Palestinians fired two rockets on Monday, one landing at nearby Kibbutz Zikim, but residents of Ashkelon fear that they too are within Kassam range. They are less certain about what the IDF can do to protect them.
The rocket crews cannot be seen from Zikim Beach, but through the drizzle one can make out the gray apartment blocks of the Gaza Strip. That's how close the enemy is.
This month two IDF bases in the area were targeted and five soldiers, including a battalion commander and his deputy, were lightly wounded at the Yiftah army base.
Ever since Operation First Rain in September, the military has responded to Palestinian attacks with artillery and aerial bombardment of their launch sites - like it did following Monday's Kassams.
Critics like Knesset Foreign Affairs and Defense Chairman MK Yuval Steinitz (Likud) derided the policy as "bombing sand dunes." More recently, Defense Minister Shaul Mofaz promised a total of NIS 210 million for the defense of front-line towns. Pock-marked concrete barriers, recycled from the days of the Gaza presence, have also arrived on flatbed trucks at the Zikim training base.
Still, the government's promise of stepped-up retaliation had yet to materialize.
"I knew that it would eventually come to this," grumbled Shimon Chalis, 48, an unemployed father of four from Ashkelon. He expressed doubt that any military operation authorized by the government will go far enough to root out the rocket crews. "There are responses, and then there are responses," he said.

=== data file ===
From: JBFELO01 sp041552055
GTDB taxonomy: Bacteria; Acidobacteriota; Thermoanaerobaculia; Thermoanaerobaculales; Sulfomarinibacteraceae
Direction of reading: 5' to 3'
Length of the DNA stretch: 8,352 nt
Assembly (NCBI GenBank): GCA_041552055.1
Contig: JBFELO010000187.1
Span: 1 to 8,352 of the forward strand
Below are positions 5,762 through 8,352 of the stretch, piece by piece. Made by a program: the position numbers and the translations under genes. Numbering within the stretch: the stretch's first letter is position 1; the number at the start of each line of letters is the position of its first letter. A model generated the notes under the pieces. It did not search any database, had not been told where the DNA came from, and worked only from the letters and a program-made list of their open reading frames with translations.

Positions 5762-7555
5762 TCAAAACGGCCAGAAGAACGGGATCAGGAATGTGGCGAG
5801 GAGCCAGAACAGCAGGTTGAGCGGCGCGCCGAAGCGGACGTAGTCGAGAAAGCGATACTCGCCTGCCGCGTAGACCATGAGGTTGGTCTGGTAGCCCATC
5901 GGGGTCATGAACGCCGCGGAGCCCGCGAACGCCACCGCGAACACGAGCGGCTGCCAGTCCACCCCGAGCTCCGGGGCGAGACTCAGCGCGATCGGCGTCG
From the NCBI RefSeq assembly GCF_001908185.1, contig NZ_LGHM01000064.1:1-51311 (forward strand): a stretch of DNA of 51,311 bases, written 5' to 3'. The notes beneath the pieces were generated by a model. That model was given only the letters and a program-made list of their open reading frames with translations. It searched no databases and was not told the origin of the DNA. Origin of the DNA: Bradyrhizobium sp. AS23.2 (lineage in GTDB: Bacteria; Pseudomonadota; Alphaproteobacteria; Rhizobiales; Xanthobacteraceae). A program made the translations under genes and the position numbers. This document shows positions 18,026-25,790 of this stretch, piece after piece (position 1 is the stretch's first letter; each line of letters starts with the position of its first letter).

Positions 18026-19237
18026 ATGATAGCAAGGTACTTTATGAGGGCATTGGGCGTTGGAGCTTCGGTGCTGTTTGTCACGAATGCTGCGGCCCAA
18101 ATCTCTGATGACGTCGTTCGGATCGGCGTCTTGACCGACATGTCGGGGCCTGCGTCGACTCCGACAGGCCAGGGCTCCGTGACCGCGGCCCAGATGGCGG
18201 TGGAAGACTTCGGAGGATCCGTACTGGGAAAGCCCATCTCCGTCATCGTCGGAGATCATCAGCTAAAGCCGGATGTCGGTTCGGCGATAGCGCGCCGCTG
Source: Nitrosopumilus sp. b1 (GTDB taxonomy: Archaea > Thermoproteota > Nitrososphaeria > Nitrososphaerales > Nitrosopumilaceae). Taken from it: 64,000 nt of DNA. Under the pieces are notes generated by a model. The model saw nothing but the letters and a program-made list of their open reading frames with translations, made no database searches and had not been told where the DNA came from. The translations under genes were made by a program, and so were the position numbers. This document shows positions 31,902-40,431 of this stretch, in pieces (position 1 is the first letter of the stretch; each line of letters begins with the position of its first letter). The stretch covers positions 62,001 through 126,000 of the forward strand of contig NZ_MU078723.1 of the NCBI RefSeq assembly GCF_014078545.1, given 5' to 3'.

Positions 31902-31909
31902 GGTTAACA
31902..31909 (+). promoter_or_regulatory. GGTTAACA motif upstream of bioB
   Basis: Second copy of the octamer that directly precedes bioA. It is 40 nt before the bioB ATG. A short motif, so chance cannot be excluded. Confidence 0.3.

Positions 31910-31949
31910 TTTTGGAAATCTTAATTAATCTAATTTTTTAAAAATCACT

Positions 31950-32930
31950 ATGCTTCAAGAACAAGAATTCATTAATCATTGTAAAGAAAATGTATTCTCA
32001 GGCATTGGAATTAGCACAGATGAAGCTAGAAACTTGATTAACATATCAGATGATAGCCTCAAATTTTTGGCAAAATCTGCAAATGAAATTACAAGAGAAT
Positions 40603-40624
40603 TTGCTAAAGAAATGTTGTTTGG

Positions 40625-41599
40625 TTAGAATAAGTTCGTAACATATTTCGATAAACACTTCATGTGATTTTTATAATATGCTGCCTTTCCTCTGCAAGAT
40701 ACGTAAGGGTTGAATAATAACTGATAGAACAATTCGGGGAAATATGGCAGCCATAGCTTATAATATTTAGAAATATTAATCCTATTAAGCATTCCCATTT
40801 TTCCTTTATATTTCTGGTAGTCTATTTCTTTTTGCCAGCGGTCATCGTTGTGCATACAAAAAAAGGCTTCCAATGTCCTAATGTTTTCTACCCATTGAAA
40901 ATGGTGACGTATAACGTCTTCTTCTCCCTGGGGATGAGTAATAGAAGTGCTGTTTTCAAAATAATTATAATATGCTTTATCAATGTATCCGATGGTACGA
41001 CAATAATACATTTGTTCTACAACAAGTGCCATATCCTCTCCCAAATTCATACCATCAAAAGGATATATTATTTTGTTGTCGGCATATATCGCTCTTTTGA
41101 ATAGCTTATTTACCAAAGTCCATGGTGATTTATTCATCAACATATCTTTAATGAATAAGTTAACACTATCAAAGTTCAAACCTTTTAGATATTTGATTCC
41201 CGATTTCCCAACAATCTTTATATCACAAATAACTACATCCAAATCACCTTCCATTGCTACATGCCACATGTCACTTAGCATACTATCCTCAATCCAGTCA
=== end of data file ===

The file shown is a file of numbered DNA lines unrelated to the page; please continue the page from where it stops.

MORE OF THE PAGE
Arieh Zana, 56, a father of four and manager of a kiosk at the city's central bus station, said that he can hear the sound of Kassams being fired even though he lives on the north side of town.
He too is dubious of the promises. "There'll be pressure from the Americans [to limit the response]," he said. "There's no one you can rely on."
For their part, settlers have taken talk of "free-fire zones" in the Strip as proof that the Sharon government is rudderless.
"The government destroyed [the Gaza settlements of] Dugit, Nisanit and Elei Sinai just for the sake of it," said Yesha Council spokeswoman Emily Amrusy. "Had we stayed there, the IDF would have been in a better position to act than it is now." Still, none of these settlements protected Zikkim Beach and Ashkelon's industrial zone from being hit in August 2003.
Back in Ashkelon, an off-duty security guard said he'd prefer a Kassam to patrolling the Gaza Strip any day of the week.
"A year ago I was in the Givati Brigade's reconnaissance unit in Gaza," he said. "This is nothing."
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